In interviews, Leno seems tired of trying to keep up with the much younger Joneses. "I like playing to my age group," he said on Jerry Seinfeld's Web series, Comedians in Cars Getting Coffee. When Today's Matt Lauer asked about Fallon's high-energy collaborations with Justin Timberlake, Leno replied: "I can't do that. I write jokes." And he sounds more comfortable leaving NBC in 2014 than he was in 2009. "Last time I was told; this time I was asked," he told Ellen DeGeneres.
Still, if Leno is trying to take the high road, it remains scattered with signs of the competitive, workaholic spirit that fueled his high-profile dustups with Letterman and O'Brien. As he told 60 Minutes: "I think I probably would have stayed if we didn't have an extremely qualified young guy ready to jump in. … It's always nice to keep working."
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For now, Leno's return to full-time standup will open doors that have been closed for two decades.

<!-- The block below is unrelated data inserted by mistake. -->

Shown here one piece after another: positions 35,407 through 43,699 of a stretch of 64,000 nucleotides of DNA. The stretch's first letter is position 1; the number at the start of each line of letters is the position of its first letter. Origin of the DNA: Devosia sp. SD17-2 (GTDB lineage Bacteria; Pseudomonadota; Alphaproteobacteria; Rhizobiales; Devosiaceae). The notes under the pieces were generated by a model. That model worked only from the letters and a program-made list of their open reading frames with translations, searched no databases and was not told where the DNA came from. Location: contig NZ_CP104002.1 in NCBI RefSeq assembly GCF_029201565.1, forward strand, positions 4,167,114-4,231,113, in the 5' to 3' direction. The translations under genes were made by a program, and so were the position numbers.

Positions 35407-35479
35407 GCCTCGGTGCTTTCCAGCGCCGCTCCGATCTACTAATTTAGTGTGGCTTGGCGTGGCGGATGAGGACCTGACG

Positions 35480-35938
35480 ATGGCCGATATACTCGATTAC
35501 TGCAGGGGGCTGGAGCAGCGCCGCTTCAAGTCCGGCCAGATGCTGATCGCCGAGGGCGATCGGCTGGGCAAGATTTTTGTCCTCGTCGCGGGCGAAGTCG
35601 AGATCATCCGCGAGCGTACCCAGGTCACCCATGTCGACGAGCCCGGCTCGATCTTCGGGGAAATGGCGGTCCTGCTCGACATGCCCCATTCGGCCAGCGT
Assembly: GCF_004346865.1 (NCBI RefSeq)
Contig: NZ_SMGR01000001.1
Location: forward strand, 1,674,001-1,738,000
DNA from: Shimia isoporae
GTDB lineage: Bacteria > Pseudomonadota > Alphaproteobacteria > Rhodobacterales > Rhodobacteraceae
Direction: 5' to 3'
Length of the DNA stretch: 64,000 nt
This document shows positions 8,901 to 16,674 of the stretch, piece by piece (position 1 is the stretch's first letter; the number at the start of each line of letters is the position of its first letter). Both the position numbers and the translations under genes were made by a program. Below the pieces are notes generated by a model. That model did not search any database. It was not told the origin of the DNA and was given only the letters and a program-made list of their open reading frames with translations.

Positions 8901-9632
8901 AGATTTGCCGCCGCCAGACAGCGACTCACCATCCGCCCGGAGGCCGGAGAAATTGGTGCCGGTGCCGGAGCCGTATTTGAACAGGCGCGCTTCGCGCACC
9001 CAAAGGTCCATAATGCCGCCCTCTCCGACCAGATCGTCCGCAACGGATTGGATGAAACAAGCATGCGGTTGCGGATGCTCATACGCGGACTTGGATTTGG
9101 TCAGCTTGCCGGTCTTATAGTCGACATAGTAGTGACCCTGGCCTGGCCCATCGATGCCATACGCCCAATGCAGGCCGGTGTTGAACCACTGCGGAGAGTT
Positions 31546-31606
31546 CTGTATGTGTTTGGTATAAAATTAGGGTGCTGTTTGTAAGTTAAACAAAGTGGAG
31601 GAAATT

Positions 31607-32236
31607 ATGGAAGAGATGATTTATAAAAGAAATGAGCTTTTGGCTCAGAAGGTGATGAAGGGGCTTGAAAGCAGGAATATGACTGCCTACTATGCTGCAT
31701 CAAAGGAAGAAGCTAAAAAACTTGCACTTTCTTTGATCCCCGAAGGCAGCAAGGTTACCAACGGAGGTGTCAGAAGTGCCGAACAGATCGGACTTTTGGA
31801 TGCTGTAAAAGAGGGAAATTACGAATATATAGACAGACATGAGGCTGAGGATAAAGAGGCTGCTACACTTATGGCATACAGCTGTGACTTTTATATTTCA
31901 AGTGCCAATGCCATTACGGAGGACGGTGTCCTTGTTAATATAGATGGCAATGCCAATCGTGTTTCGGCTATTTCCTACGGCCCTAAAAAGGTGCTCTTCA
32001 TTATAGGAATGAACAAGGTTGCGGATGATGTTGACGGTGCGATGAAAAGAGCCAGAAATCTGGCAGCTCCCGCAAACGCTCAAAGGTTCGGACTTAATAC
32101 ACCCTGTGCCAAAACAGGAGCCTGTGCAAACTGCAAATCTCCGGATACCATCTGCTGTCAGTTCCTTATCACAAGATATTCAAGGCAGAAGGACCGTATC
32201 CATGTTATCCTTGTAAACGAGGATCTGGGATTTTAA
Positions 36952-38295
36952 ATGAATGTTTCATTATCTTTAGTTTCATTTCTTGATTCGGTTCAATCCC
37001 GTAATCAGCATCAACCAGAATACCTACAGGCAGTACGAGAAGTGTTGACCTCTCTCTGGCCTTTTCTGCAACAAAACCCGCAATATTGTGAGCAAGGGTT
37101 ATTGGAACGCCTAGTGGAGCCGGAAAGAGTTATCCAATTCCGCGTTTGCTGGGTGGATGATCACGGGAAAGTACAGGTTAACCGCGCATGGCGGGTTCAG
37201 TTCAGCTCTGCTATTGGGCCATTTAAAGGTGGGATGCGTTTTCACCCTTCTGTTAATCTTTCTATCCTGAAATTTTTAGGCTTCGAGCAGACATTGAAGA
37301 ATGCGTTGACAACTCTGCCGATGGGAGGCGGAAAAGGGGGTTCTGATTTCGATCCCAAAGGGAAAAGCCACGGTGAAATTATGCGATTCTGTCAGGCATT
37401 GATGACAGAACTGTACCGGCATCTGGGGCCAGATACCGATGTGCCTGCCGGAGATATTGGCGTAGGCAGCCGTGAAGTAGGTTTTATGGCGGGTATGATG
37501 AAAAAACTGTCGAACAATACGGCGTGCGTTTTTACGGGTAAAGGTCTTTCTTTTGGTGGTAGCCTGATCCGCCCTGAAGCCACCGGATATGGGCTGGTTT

When he agreed to headline the Van Wezel's annual Foundation gala on Friday, it set off a mad scramble among other Florida theaters. Bobby Rossi, Ruth Eckerd Hall's director of entertainment, has tried to book a performance by Leno "every year he's been on." He immediately eyed Leno as a "magical," high-profile act for the smaller, newly renovated Capitol Theatre. It became such a hot ticket that during a pre-sale for Ruth Eckerd Hall members, "it was gone before some levels of membership even got to buy it," Rossi said. "Every board member was stopping me in the hallway: 'I gotta get my dad tickets.' " A second Capitol Theatre show was added for March 29; it sold out just as quickly.